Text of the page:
Wesley Matthews 2019 Season Review

Veteran guard Wesley Matthews, who was acquired by the Pacers in February, talked about his experience with the team.

Wesley Matthews 2019 Season Review

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Wesley Matthews 2019 Season Review

Veteran guard Wesley Matthews, who was acquired by the Pacers in February, talked about his experience with the team.
May 13, 2019  |  02:57

Wesley Matthews 2018-19 Season Highlights

Check out some of the top plays from Wesley Matthews' 2018-19 season.
May 13, 2019  |  00:59

Matthews Gets the Clutch Putback

March 14, 2019: Oklahoma City Thunder vs. Indiana Pacers - Highlights
Mar 14, 2019  |  04:26

Player Review 2019: Wesley Matthews

by Mark Montieth
Pacers.com Writer

Age: 32
Years Pro: 10
Status: Free agent
Key Stats: Played in 23 games and averaged 10.9 points on 39 percent shooting, including 37 percent from 3-point range.

Just four years ago, Wesley Matthews was one of the most-prized catches of the free agent marketplace. Sacramento offered a four-year, $64 million deal, but it wasn't enough. He signed instead with Dallas. For $70 million.

Matthews was once again a prized free agent catch in February after he was released by New York, which had just acquired him in a trade with the Mavericks. Suddenly available for a pro-rated share of the veteran's minimum, he had some impressive suitors. He said he received telephoned come-ons from star players with San Antonio, Oklahoma City, and Philadelphia, but accepted the Pacers' offer because of the promise to become a starter.

Did it pay off? Hard to say. Somebody had to step in for Victor Oladipo, who was lost for the season on Jan. 23. Nate McMillan tried Tyreke Evans in the vacated two-guard spot, then Edmond Sumner, then Cory Joseph, and ultimately went back to Evans. Problem was, Evans preferred playing with the second unit where he was enabled to utilize his strengths, Joseph lacked the scoring punch needed for the job, and Sumner simply wasn't ready for such a demanding role.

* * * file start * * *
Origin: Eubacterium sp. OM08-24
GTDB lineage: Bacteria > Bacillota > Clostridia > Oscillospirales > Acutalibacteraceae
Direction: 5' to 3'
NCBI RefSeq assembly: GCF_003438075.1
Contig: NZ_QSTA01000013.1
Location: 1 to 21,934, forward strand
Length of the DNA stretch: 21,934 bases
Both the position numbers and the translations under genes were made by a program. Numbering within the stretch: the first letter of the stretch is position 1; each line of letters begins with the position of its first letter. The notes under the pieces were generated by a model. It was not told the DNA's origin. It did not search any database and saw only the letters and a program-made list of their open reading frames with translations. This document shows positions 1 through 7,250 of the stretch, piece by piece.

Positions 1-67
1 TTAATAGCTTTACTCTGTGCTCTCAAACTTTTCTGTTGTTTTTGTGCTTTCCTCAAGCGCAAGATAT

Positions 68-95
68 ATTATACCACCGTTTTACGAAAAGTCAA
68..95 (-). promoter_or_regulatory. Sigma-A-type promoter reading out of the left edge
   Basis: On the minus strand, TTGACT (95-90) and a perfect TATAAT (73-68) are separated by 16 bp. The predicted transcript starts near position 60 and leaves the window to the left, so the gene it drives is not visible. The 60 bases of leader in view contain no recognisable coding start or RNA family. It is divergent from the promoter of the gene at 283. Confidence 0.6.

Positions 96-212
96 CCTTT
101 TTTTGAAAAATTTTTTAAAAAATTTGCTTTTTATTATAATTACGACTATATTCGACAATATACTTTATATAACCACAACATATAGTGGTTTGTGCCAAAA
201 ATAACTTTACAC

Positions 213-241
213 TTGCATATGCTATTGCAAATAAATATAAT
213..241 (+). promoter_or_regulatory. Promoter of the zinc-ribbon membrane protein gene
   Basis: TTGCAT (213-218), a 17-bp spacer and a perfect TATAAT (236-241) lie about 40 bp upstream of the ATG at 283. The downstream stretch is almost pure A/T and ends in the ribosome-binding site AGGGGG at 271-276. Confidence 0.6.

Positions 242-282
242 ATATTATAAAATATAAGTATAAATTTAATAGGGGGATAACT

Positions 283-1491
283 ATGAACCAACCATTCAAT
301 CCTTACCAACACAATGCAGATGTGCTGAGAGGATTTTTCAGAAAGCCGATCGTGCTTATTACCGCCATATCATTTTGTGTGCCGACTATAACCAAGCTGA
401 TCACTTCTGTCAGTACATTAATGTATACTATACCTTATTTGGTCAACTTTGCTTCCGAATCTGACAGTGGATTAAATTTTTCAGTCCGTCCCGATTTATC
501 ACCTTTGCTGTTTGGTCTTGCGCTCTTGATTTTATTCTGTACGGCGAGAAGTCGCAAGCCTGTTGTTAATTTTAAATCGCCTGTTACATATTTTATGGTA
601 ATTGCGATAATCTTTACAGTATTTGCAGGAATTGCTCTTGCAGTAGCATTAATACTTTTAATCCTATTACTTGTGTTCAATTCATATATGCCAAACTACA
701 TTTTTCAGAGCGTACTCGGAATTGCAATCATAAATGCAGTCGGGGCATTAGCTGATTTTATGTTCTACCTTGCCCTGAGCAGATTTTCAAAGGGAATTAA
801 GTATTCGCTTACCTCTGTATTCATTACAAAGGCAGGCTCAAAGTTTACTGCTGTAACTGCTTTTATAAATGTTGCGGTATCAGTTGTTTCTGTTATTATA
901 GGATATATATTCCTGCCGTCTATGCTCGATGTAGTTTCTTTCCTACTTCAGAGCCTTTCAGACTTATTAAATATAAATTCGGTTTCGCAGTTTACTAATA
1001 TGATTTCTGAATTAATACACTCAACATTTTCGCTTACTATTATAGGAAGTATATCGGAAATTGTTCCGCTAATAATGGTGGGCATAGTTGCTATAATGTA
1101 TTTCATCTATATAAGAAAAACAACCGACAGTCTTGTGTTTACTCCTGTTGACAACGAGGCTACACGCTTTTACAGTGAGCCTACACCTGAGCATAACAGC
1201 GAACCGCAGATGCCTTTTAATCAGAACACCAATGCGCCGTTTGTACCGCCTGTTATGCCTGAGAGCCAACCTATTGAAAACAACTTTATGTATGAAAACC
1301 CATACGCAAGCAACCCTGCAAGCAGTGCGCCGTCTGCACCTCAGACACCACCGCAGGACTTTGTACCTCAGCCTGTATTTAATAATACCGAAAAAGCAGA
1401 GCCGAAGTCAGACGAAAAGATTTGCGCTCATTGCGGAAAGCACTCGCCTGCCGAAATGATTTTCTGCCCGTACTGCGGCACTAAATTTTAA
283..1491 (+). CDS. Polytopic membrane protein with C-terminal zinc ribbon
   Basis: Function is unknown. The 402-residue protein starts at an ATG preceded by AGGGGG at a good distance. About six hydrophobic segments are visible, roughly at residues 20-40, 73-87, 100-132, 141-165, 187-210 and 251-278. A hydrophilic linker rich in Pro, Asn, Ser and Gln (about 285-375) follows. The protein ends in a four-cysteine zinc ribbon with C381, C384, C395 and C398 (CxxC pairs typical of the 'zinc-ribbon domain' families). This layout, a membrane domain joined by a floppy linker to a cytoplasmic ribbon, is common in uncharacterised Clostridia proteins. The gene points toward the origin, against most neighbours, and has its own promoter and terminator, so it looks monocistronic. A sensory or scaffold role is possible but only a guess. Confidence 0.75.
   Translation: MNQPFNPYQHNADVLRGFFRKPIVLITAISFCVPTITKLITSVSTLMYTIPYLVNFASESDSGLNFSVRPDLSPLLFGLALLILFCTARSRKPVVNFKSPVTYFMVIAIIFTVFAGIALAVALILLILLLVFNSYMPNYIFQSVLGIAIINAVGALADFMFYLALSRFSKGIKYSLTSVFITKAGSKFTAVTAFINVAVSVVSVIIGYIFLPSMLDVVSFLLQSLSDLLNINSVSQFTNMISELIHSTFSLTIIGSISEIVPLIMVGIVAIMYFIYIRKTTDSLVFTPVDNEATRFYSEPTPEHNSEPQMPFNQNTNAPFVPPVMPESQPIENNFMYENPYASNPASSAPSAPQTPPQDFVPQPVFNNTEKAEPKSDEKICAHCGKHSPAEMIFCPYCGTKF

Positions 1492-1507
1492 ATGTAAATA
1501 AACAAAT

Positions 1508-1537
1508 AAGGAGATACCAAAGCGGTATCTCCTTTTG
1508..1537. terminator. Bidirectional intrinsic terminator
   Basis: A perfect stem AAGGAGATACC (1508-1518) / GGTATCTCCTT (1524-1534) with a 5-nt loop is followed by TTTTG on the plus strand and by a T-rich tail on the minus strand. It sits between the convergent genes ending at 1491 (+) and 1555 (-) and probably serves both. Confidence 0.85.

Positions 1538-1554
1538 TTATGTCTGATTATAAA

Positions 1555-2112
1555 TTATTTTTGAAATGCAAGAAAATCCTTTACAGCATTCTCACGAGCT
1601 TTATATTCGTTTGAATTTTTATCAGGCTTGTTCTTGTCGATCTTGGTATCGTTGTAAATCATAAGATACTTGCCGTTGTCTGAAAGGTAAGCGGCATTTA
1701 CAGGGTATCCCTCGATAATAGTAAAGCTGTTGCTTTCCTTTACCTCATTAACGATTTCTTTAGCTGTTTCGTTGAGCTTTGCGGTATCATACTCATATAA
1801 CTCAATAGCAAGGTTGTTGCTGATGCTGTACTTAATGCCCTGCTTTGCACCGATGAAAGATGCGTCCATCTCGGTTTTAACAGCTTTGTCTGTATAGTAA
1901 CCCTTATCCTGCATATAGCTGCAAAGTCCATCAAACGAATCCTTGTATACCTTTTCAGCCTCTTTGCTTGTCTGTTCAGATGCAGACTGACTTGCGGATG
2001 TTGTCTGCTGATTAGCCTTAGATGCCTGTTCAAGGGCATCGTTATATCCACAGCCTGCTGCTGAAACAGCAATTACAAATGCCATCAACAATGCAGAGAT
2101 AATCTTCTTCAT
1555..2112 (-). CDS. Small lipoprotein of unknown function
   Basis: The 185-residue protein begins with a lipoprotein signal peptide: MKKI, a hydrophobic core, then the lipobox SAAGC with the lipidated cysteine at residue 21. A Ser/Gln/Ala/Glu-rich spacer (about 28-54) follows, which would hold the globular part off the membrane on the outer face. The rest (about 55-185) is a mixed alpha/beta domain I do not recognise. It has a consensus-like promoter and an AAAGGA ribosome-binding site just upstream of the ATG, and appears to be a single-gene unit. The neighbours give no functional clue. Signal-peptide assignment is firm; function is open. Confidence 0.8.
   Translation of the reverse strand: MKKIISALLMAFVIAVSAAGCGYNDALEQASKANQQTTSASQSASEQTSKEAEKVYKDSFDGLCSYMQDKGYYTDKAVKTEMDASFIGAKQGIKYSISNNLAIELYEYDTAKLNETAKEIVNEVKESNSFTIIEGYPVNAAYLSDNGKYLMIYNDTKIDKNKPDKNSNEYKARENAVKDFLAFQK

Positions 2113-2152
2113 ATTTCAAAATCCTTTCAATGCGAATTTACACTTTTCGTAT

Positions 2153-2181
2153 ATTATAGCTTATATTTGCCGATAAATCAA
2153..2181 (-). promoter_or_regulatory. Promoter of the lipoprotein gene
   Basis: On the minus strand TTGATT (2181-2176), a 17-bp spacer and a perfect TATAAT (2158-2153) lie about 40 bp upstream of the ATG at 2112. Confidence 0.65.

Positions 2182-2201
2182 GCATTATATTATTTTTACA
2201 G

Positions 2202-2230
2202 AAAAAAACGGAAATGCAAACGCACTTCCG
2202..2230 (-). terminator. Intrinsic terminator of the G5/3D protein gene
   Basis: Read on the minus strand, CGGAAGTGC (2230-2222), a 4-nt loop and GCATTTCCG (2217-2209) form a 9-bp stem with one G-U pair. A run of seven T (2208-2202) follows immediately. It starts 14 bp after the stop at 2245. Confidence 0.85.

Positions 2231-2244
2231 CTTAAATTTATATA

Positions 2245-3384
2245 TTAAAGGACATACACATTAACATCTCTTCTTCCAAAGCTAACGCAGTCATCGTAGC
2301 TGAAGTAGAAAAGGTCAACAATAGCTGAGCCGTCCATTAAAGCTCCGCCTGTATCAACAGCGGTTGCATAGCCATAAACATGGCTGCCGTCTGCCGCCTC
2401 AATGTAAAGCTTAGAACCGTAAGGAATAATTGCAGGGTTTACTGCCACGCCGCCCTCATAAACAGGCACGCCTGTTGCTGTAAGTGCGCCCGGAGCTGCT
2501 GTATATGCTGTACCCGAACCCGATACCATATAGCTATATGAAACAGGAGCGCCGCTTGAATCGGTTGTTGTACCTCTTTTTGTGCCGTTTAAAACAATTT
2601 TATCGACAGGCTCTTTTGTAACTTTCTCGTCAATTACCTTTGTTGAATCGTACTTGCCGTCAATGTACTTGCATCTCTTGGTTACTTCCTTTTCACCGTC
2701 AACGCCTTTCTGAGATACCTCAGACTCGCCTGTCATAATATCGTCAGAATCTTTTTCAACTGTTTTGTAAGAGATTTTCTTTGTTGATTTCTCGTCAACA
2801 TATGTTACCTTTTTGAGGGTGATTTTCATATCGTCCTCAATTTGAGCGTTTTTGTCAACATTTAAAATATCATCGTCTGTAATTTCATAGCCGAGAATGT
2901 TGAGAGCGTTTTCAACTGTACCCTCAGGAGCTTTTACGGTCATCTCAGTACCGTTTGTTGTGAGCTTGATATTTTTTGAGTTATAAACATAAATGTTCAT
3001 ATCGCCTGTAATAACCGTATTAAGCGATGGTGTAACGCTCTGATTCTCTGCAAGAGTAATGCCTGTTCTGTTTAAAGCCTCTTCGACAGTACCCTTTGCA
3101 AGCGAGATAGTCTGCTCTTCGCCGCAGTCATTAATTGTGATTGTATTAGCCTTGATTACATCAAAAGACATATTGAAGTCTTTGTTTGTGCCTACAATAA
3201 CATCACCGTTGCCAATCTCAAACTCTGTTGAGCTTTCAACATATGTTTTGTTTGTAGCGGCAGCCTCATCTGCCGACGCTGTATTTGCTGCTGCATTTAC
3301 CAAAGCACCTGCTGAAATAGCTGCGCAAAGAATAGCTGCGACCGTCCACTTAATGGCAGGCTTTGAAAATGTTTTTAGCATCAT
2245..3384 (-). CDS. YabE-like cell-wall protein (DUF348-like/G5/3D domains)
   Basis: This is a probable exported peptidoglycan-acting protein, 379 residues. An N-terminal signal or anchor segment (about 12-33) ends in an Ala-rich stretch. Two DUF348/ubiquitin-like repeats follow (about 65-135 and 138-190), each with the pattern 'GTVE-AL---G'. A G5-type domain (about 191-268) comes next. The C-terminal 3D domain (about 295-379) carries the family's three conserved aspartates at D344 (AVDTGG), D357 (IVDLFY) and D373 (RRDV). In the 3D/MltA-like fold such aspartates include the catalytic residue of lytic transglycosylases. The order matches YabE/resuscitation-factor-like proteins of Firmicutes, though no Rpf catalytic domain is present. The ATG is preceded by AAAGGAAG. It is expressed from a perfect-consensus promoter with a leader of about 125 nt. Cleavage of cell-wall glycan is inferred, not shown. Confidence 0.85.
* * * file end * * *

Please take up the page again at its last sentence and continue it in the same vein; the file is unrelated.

PHOTO GALLERY: Wesley Matthews' 2018-19 Season in Photos »

Enter Matthews, a 10-year veteran with a career scoring average of 14, career 3-point accuracy of 38 percent, and an aggressive defender. He seemed as good a candidate as could be had under the circumstances, and for a while played up to expectations. After a two-game acclimation period and the All-Star break, he scored 24 points while hitting 6-of-11 3-pointers in the first post-break game against New Orleans. That began a streak in which he scored in double figures in eight consecutive games, during which he averaged 14.5 points and hit 42 percent of his 3-pointers.

Wesley Matthews

Photo Credit: NBAE/Getty Images

The highlight of that stretch came against Oklahoma City on March 14. He scored 16 points while hitting 4-of-7 3-pointers and added a team-high seven rebounds. He also made crucial plays in the closing seconds, one at each end — forcing a turnover on Paul George with 38 seconds left and rushing in from the right side to put Bojan Bogdanovic's missed jumper back through the basket for the game-winning points.

That turned out to be his peak moment. Over the final seven games he averaged just 7.3 points on 31 percent shooting, including 33 percent from 3-point range. That turned out to be a prelude to the playoffs, when he averaged seven points on 30 percent shooting in the four-game series with Boston and finished with as many turnovers as assists (eight).

He played aggressive defense in the series, but as Kevin Pritchard said in his season wrap-up press conference, you have to be able to manufacture points to win in the playoffs. The Pacers were competitive in every game, but surpassed 100 points only once. Oladipo's scoring from the shooting guard position was never replaced, and sorely missed.

Have a question for Mark? Want it to be on Pacers.com? Email him at askmontieth@gmail.com and you could be featured in his next mailbag.

Note: The contents of this page have not been reviewed or endorsed by the Indiana Pacers. All opinions expressed by Mark Montieth are solely his own and do not reflect the opinions of the Indiana Pacers, their partners, or sponsors.

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